Meghan’s empire of cringe

Our identitarian era has turned a narcissist into a saint.

Tom Slater

Tom Slater

Topics Culture UK

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What do they see in her? That’s the question staring us in the face once again as Meghan Markle, the Duchess of Sussex, is trending once again, this time due to a toe-curling interview in the Cut and the arrival of her new podcast, Archetypes. Most Brits have been distinctly unimpressed with Markle since she and Prince Harry abandoned their royal duties in 2020, alleging they were hounded out by a racist palace, a racist press and ultimately a racist public, with zero evidence of this supposedly foul treatment. According to YouGov, just a quarter of the public holds a favourable view of Markle and she ranks 14th – just above Prince Andrew – in the list of the most popular royals. Meanwhile, the liberal media continue to treat Meghan as a hero and saintly victim, splashing ever-more adoring column inches and lavish photoshoots on her.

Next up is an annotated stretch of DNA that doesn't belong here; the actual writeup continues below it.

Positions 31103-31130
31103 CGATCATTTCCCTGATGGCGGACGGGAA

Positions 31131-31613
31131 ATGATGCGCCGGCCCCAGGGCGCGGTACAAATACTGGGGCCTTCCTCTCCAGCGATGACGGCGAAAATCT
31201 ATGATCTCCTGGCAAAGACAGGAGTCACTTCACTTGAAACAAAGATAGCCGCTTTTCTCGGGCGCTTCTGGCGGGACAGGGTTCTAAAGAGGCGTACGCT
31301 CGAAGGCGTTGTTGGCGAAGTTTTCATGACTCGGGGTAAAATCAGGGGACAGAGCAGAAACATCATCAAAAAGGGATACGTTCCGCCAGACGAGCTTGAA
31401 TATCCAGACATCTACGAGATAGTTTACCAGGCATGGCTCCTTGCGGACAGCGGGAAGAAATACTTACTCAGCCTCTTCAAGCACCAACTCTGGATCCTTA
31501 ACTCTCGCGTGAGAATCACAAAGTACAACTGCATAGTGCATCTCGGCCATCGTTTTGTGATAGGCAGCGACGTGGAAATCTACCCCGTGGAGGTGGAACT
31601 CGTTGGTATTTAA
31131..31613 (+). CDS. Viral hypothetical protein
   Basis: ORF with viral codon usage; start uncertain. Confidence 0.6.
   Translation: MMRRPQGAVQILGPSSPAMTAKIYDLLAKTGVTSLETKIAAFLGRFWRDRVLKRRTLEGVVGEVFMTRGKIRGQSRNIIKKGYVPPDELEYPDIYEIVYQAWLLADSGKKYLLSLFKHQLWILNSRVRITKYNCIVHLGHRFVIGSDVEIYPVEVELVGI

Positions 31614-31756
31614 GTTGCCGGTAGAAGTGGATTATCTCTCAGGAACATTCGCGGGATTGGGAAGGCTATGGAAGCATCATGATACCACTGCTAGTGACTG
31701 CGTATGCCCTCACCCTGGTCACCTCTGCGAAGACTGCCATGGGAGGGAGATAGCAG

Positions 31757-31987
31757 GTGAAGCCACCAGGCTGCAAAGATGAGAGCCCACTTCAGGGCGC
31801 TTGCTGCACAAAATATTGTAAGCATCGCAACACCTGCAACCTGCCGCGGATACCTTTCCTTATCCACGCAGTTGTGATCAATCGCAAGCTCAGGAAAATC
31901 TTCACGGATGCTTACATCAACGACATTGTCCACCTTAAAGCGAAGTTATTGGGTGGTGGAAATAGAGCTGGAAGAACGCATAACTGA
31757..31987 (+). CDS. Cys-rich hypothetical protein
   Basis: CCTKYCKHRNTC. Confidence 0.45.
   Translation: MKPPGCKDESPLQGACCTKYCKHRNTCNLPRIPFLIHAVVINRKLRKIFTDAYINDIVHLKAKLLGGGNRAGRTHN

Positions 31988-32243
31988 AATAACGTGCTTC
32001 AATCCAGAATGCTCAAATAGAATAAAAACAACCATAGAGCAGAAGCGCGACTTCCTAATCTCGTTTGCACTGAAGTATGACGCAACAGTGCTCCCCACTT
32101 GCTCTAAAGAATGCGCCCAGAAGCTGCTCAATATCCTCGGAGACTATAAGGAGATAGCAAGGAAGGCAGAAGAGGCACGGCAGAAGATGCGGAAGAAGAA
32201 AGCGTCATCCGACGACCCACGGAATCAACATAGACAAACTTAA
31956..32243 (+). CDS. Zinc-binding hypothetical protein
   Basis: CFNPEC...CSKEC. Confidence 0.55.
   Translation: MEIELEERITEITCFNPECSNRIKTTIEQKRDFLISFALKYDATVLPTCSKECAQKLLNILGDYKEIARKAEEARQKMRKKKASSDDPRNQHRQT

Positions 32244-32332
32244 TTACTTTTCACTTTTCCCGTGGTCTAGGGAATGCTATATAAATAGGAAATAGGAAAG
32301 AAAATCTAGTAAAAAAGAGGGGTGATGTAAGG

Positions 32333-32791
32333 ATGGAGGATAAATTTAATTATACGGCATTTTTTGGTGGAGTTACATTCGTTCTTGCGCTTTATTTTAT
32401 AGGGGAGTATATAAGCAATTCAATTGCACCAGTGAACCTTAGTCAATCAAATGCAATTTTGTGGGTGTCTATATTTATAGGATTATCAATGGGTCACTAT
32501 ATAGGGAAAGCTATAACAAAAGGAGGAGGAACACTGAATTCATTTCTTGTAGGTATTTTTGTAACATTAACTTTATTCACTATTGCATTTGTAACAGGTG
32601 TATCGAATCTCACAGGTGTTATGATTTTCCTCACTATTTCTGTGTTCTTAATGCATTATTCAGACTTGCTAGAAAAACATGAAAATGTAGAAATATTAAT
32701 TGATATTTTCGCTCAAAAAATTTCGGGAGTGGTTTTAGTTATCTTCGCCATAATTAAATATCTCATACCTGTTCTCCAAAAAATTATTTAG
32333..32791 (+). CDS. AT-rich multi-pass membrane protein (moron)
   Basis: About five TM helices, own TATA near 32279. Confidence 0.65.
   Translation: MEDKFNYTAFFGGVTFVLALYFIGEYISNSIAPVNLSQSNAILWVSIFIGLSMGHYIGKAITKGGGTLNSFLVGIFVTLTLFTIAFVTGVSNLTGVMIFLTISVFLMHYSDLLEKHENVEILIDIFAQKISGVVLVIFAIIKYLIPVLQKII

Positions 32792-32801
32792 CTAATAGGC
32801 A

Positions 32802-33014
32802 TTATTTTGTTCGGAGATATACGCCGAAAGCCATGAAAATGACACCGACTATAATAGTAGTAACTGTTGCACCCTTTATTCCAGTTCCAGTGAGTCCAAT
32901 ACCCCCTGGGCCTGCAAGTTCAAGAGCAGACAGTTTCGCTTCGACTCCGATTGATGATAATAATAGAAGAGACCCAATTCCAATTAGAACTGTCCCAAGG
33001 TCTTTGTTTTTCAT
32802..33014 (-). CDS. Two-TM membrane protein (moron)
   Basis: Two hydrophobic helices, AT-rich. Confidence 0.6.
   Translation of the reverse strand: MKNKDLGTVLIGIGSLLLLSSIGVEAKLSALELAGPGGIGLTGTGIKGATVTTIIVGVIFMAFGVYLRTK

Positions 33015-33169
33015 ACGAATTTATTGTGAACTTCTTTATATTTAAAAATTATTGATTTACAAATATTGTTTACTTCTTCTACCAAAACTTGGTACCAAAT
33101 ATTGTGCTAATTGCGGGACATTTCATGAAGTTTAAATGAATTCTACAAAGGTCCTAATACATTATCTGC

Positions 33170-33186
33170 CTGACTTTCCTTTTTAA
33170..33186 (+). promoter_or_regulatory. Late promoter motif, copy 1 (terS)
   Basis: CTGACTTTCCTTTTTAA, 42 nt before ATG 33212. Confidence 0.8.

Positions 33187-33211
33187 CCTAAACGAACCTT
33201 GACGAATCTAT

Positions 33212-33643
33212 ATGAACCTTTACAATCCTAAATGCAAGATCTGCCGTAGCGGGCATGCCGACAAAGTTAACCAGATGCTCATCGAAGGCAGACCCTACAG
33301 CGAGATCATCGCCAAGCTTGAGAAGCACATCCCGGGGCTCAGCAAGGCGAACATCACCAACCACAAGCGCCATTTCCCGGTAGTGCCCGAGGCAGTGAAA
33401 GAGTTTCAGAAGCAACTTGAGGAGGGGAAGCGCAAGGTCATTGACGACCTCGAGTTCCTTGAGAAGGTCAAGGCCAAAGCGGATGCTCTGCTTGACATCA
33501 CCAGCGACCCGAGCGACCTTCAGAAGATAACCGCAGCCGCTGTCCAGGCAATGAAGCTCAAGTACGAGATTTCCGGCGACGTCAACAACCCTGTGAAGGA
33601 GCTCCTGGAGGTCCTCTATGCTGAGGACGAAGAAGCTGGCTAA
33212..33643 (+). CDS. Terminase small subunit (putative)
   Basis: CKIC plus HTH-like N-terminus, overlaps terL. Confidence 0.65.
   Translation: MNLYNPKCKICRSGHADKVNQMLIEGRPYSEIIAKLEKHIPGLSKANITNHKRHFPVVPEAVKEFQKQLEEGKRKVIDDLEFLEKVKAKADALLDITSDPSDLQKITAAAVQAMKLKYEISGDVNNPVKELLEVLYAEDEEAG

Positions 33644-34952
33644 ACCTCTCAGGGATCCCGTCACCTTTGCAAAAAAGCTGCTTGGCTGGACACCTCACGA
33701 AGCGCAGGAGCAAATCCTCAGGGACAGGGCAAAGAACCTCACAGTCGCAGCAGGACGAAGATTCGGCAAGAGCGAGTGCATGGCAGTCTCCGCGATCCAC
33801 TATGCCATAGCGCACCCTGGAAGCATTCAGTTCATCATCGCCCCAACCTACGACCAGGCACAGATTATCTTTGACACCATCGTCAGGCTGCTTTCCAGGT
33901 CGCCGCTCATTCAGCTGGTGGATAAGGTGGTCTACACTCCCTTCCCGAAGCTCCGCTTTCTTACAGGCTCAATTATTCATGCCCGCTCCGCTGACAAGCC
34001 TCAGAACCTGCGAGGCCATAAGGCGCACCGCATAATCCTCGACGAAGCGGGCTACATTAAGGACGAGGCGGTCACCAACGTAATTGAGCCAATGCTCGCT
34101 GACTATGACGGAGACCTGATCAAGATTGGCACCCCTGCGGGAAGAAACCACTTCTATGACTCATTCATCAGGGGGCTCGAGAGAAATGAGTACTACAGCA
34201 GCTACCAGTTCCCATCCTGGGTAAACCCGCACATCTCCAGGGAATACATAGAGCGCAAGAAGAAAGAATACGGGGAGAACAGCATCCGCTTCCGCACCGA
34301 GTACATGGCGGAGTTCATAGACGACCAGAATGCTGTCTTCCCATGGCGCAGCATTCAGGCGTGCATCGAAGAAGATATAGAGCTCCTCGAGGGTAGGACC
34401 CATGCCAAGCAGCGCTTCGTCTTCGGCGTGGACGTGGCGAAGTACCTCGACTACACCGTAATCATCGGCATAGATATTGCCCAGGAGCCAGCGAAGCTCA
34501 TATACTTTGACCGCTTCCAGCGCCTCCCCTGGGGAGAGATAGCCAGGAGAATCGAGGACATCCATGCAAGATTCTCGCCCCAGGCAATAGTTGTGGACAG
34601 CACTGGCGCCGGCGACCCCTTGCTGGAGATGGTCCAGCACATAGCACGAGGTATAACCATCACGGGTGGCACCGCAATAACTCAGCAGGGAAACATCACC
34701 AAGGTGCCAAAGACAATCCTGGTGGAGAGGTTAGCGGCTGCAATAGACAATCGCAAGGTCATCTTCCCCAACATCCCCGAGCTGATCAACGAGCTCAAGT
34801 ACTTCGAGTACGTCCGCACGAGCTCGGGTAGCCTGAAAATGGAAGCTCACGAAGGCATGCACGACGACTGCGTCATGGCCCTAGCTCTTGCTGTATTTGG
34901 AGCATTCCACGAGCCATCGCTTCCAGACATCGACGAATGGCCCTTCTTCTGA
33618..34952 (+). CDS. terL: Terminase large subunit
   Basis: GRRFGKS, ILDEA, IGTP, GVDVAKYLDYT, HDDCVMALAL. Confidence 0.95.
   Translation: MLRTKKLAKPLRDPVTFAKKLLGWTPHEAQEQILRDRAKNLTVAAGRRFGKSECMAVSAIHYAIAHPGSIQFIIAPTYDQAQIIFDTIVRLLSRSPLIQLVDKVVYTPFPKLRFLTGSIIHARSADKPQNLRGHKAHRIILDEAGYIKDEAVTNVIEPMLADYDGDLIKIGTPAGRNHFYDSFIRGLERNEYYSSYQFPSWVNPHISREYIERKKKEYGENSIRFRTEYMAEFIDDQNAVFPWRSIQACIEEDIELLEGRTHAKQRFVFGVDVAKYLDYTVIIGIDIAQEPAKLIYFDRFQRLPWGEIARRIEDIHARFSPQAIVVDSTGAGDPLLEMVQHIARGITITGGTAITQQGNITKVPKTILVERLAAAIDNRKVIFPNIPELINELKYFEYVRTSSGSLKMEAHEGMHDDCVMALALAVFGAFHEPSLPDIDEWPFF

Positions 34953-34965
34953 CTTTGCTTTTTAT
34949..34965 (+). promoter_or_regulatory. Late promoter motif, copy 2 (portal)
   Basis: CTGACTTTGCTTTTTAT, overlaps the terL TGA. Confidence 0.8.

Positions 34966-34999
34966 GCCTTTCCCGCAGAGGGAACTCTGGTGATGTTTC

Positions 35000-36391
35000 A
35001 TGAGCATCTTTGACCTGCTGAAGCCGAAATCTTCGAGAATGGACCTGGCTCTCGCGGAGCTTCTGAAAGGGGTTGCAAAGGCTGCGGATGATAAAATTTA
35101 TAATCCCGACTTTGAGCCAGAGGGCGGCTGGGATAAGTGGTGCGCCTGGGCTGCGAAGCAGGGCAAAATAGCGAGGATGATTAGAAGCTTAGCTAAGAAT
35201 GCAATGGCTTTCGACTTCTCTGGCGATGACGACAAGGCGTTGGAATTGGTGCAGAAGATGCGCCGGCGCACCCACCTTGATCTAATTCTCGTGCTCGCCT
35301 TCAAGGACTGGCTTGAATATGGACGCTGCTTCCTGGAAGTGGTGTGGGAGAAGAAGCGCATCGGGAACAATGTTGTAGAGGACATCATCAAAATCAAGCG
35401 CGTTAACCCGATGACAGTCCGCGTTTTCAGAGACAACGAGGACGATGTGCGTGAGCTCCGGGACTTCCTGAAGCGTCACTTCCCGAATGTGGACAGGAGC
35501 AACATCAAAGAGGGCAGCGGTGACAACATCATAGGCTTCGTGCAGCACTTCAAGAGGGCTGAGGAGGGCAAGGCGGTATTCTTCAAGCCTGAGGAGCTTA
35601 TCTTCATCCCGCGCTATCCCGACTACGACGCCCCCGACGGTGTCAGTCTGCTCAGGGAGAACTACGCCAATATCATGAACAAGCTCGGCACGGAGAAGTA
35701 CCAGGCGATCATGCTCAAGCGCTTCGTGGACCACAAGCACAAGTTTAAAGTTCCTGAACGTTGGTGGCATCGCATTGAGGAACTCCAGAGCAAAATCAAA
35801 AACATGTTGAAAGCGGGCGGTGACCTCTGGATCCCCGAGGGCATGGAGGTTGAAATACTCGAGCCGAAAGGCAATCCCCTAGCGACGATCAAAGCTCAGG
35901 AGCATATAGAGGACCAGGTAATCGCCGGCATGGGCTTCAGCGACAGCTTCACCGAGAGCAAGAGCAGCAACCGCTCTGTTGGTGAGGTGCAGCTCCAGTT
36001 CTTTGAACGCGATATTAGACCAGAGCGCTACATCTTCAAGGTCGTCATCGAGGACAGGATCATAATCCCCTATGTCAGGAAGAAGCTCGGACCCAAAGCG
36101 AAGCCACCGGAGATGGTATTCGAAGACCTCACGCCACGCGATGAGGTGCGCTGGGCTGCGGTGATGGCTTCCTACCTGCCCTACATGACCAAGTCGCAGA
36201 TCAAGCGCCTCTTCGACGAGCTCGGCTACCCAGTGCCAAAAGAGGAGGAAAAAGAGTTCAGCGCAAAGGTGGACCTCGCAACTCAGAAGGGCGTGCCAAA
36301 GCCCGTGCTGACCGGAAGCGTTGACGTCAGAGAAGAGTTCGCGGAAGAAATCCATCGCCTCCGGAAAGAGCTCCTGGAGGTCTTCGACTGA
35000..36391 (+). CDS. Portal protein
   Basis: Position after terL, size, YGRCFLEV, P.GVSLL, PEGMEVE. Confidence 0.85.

This new 6,409-word Cut article has to be seen to be believed. It represents a spectacular failure of self-awareness, a bottomless brunch of Californian cringe. It begins with journalist Allison Davis being welcomed into the Sussexes’ vast Montecito mansion – described as ‘the kind of big that startles you into remembering that unimaginable wealth is actually someone’s daily reality’ – before Meghan proceeds to talk about her oppressive treatment in Britain and triumphant reinvention as a sort of faux-humanitarian influencer. The couple’s multimillion-dollar deals with Spotify and Netflix – the piece hints at a new fly-on-the-wall doc in the pipeline – are presented as somewhere between acts of public service and acts of self-realisation. ‘I feel different. I feel clearer. It’s like I’m finding – not finding my voice. I’ve had my voice for a long time, but being able to use it’, Meghan says of her new podcast, aimed at challenging the sexist stereotypes that supposedly hold women back.